My reunion wasn’t super dramatic with transformations because I’m friends with a good portion of people from high school on facebook. Facebook knowledge made it easier for conversations as a point of reference because I had a general idea of what they had been up to or if they had kids. I will also note that I feel like I’ve interacted with a lot of people on Facebook more than I ever did in high school in a good way.
7. Take the tour of your old high school if you can
Our reunion had a tour set up which gave the opportunity to reconnect with a few people ahead of time and also realize that all memories of high school really were not that bad.
8. A lot of beautiful people are still beautiful
It is what it is. They aged really well, but overall I feel like everyone aged really well. I also discovered and confirmed that I definitely peaked after high school based on the reactions that I received about how I looked. I’m ok with that. I felt WAY cuter in college than high school anyway.
9. When they ask you to submit pictures from high school for the reunion, DO IT!
Otherwise, you might discover that your only picture on the photo board at the reunion is from when you portrayed a prostitute in the play “Guys and Dolls” your senior year. Nice scrunchie and dress right?
10. Make your decision about drinking before you go
Do you plan on having more than a few drinks? Make sure that you have a designated driver set up ahead of time. When in doubt, Uber home if you need to. There will also likely be an after-party at a local bar so again, try to have your ride situation handled ahead of time. It’s not worth an accident or a DUI. Also, keep in mind that you haven’t seen a lot of these people in 20 years and that evening will also be their last impression of you for a while too. The effects of a few drinks can happen quicker than you realize and you don’t want any regrets…especially decisions or actions that could hurt or question your current relationships.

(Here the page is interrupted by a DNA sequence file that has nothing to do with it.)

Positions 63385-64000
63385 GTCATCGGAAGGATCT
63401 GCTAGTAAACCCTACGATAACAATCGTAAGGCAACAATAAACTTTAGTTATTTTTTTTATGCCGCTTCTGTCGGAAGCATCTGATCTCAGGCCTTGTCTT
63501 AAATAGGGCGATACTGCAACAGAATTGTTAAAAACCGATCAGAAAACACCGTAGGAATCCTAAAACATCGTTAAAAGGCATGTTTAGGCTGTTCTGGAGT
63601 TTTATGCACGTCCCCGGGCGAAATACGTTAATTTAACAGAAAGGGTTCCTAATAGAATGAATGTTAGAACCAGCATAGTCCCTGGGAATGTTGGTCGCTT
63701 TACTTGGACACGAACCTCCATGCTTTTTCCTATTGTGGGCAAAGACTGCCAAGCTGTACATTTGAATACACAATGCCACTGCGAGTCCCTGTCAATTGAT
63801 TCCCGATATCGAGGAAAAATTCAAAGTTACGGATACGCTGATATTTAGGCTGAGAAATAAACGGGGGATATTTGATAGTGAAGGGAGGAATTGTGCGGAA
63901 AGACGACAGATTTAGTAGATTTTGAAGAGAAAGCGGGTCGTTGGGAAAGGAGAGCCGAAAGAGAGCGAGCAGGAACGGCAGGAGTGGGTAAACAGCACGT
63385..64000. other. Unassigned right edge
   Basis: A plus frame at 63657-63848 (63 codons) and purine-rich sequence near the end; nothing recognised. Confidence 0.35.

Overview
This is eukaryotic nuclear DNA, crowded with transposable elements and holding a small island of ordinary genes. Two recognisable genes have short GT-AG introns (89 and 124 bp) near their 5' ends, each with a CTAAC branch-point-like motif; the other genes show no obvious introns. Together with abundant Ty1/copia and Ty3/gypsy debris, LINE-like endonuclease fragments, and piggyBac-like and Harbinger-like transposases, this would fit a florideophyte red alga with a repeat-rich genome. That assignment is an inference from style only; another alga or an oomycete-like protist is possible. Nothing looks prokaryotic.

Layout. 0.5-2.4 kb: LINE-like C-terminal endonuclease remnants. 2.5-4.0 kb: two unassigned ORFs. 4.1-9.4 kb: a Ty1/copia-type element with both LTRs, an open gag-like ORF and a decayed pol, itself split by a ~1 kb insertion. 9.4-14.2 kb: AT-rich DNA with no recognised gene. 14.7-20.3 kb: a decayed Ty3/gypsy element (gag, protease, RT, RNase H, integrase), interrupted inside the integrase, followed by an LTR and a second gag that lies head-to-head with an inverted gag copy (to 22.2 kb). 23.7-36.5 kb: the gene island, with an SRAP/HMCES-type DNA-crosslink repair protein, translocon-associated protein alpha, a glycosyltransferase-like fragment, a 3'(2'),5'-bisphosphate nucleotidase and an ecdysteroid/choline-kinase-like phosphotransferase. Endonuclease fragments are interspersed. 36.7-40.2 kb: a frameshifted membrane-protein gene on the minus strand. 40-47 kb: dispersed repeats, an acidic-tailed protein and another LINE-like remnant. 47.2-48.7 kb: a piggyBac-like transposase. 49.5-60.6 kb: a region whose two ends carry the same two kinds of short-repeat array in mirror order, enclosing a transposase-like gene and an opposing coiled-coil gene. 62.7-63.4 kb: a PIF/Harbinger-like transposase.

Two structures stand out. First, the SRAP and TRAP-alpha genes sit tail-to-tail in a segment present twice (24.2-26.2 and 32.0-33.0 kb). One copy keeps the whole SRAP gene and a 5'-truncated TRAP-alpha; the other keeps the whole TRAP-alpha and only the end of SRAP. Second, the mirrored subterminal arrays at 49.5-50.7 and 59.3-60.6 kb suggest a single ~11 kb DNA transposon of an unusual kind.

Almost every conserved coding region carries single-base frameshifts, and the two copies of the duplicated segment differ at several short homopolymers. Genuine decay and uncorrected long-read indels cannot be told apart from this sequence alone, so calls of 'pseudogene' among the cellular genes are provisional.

11. Talk to everyone
Who cares what their social status was in high school! Are they a nice person? Do they treat people with respect? Are they friendly, kind? Awesome, then great to see you! We’re not in high school anymore, so cross clique lines and you might discover that you missed out on getting to know some really amazing people in high school. We also tend to give grace to ourselves that we’ve changed but forever remember people for how they were in high school ..good or bad. Extend and give grace. You’ve changed and so has everyone else. We’re all on a journey and no one has gone through life without some bumps in the road. We’ve all made mistakes and authenticity is actually really refreshing.
12. Thank your reunion organizers
They put A LOT of hours into contacting everyone, setting up the venue, taking payments, and all of the little touches during the event from music to photo boards to party favors to make the evening special.
13. Ask for people to tag you if they take pics that night…unless they are unflattering
I didn’t take pictures at my reunion which is really weird because I take pictures of EVERYTHING – ALL. THE. TIME. Honestly, it would have felt odd in many of the moments of conversation with someone I hadn’t seen in years, to ask to pause to take a pic. I’m also not adding group pictures from the reunion in this post because I want to be respectful of everyone’s privacy.
14. Reconnect with those friendships that have lost touch
I realized that there were a lot of people that I missed, that I didn’t know that I missed. Our class has already lost 7 people. Too many, too soon. Life goes by so fast. Don’t miss your opportunity to see people that you might not see again. Also, intentionally follow up on those friendships that you really want to reconnect with. Don’t let another 20 years pass by.
My takeaway from the reunion was that it REALLY was good to see everyone. That’s something that I kept on saying throughout the night.
Your high school years don’t define you, but they do help shape you into the person you are today by how you responded to them.
If you are on the fence about going to your reunion, I would encourage you to go….or at least consider it.
You’ll be glad that you did.